A brisk 23-minute train journey makes Beaconsfield a hotspot for space-seeking commuters who hope to switch the skyscraper backdrop to green rolling hills. Named ‘Britain’s richest town’ by The Daily Telegraph, Beaconsfield has no shortage of luxury homes and is considered the largest prime market town outside the M25.
Living in Beaconsfield offers a town with two counterparts, Old and New, the former adopting a quieter village feel and the latter a thriving social community with popular London chains. Both only moments away from the peace of the Chiltern countryside.
Situated near an AONB and the world’s oldest and original model village there’s plenty to take in. Stuart Mun-Gavin, our Northern Home Counties advisor, takes us on a tour around the area.
Beaconsfield and the surrounding towns offer an excellent supply of schools, which is a common driver for prospective home buyers, especially those in or near the various catchment areas. Davenies School is a prosperous school for boys between the ages of four and thirteen and is part of the IAPS (Independent Association of Prep Schools). With a broad curriculum and numerous extra-curricular opportunities, Davenies encourages students to relish the learning experience.
Receiving an ISI (Independent Schools Inspectorate) grade of ‘Excellent’, High March is a non-selective prep school for girls between the ages of three and eleven, recognised for its academic rigour but also warm high-quality pastoral care.
With a variety of private and public schools in the area to choose from, Beaconsfield is established as an attractive area for family movers.
As Beaconsfield is considered within the favourable commuter belt, many successful London chains thrive within the community and add to the appealing lifestyle, including Gail’s Bakery. If you prefer supporting a local business, The Old Tea House is nestled within the Old Town and reportedly has the ‘best bacon baps in Beaconsfield’. Quaint “Benedict’s Store” has excellent coffee and the perfect atmosphere to pull up a chair and get stuck into a book.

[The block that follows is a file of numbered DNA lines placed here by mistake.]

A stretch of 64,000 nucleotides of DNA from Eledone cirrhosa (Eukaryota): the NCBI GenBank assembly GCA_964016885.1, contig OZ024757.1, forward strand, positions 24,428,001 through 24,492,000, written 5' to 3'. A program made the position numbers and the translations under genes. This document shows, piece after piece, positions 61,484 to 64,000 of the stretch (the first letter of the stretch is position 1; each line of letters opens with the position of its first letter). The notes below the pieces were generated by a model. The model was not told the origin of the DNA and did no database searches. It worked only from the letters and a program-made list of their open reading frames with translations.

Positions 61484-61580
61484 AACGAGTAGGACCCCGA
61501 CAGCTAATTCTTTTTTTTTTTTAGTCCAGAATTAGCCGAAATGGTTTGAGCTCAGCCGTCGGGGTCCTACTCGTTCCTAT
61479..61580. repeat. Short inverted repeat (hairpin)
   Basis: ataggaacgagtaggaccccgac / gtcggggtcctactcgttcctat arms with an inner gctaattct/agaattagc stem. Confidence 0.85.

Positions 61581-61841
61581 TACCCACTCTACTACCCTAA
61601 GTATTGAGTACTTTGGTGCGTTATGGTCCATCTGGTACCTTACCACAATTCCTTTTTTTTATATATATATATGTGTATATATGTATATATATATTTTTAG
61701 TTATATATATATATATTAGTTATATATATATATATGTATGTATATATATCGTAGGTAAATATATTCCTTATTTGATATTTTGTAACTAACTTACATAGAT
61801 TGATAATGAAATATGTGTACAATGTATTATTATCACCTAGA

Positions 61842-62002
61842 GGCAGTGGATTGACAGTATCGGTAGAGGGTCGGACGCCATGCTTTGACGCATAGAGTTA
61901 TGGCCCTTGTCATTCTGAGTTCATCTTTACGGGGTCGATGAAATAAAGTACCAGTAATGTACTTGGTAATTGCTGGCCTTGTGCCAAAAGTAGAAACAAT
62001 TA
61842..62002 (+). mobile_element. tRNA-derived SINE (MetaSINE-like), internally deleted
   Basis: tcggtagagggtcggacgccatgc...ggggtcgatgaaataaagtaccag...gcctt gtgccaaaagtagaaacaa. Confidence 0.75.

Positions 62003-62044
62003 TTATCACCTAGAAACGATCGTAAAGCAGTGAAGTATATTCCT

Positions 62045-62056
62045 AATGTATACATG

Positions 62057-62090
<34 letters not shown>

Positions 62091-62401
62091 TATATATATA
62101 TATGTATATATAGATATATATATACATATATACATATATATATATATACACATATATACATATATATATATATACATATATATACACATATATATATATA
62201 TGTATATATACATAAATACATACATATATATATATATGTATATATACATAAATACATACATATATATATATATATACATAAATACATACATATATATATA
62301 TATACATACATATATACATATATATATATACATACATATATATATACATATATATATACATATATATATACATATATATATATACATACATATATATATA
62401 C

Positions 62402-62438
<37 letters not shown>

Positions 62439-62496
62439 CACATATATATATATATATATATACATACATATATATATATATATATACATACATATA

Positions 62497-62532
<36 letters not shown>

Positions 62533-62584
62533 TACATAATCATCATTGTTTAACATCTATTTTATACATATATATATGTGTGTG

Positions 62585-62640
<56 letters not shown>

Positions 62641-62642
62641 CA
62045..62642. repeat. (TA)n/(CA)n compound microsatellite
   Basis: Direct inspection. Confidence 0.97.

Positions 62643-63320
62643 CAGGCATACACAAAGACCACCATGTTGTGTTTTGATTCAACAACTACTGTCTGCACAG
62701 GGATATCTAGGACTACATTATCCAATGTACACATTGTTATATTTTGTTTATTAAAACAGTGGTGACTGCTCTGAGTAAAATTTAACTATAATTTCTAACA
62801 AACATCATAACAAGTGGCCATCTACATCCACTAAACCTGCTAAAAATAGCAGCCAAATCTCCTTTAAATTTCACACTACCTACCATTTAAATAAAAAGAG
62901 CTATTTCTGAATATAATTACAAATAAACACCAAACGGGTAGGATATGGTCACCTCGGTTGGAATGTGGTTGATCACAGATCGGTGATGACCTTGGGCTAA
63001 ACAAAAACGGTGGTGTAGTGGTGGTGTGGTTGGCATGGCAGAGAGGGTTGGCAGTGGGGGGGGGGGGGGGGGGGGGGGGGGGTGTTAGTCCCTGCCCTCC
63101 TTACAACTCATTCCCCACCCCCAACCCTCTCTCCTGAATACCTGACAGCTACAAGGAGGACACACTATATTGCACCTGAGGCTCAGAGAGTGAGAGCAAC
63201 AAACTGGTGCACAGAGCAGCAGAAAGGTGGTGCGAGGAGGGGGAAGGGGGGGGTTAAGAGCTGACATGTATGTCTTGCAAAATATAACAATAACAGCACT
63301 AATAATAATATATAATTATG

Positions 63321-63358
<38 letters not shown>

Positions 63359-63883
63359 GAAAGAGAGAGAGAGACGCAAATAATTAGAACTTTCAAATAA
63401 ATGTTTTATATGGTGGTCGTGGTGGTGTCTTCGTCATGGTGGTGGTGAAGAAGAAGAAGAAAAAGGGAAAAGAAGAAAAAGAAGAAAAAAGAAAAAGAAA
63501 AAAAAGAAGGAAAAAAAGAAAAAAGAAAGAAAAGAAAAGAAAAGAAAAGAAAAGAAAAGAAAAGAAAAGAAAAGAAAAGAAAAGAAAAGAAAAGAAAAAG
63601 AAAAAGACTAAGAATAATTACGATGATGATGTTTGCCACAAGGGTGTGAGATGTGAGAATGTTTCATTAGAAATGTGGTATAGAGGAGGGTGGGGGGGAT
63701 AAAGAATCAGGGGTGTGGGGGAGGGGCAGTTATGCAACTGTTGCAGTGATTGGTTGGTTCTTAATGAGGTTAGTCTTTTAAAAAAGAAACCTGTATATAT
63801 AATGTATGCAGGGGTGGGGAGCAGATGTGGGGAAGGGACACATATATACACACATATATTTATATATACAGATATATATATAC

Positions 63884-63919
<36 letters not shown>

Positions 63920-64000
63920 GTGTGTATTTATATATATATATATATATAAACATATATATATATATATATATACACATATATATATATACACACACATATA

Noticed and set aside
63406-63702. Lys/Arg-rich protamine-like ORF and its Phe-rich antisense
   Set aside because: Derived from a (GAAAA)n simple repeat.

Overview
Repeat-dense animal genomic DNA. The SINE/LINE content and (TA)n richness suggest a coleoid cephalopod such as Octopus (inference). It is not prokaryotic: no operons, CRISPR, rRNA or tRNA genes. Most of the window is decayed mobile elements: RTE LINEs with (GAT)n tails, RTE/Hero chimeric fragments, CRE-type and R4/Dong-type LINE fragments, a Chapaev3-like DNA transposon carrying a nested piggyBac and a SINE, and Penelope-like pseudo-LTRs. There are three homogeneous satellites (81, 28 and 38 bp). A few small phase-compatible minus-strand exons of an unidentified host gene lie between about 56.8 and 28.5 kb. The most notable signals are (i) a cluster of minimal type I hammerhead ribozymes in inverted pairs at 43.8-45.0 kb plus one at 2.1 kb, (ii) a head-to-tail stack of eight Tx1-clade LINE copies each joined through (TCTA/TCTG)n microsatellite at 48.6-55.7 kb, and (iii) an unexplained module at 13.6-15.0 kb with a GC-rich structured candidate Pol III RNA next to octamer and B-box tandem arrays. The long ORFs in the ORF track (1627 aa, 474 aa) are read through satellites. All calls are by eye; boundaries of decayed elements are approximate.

Whether you are in the ‘Old Town’ or ‘New Town’ there are several boutique shops to indulge in. ‘Jak and Liza’ is an independent fashion outlet with a strong focus on sustainable brands. In a similar vein, Clements & Church provide bespoke suits for both men and women with a tailoring service alongside.
For places to eat or visit, the area has a variety of options. Restaurants include The Cape, which has been described as a ‘shabby-chic café’ and has a South African twist as a nod to the owners’ roots. Walk back in time, on the edge of Beaconsfield, the oldest free house in England, The Royal Standard, established over 900 years ago sits in Forty Green. As well as being a historical hot spot, filmmakers have flocked to the establishment with well-known blockbusters such as ‘Hot Fuzz’ and ‘Theory of Everything’ featuring the celebrated pub. For a memorable and wild experience, The Crazy Bear Hotel is top of the list. Included on Condé Nast’s Hot List for best new hotels in the world, the walls are certainly not short of crazy taxidermy and quirky décor – it’s definitely one to see for yourself.
For hiking enthusiasts, Beaconsfield is adjacent to the Chiltern Hills Area of Outstanding Natural Beauty, which boasts core values like habitat restoration and climate change, creating a landscape of remarkable beauty and character.
For entertainment and events, locals have the best of both worlds. Situated just a short train journey from London, homeowners can take advantage of the city’s culture.
On the other hand, the internationally known, Henley Regatta is just a popped champagne cork away from Beaconsfield and is not one to miss. To stay more local, the town host a market every Tuesday (and the farmers market once a month on Saturdays), which has a large variety of good quality stalls with a great bunch of friendly traders. During the summer months, Hall Place offers a charming open garden, and the renowned Beaconsfield Art and Craft Fair in July.
It’s almost impossible to talk about Beaconsfield and not mention its celebrated model village, Bekonscot, which happens to be the oldest in the world. It portrays aspects of England mostly dating from the 1930s and is a great day out.
The most desirable area in Beaconsfield is ‘the golden triangle’, which sits between, and includes, Burkes Road & Gregories Road. This tends to have bigger houses and larger plots of land whilst still being an easily accessible distance from shops and the train station.
The average £/ sq ft value in Beaconsfield tends to be between £500-£650. However, the larger properties are closer to £700-£800 per sq ft.
The Old Town has more period properties with plenty of former coaching inns and timber clad buildings. As the New Town was founded after the construction of the railway in the early 20th century, the property in this area is typically newer. In more recent years, there has been significant investment in redevelopments, with more modern and contemporary homes being built, due to the demand and changing lifestyle requirements of a home.
It’s no surprise that due to its close proximately to London, the types of buyers that are drawn to the area are likely families looking to move out of the city to take advantage of the amenities and excellent schools within the area.
If you’re interested in a property search within the area, click here to speak to Stuart directly.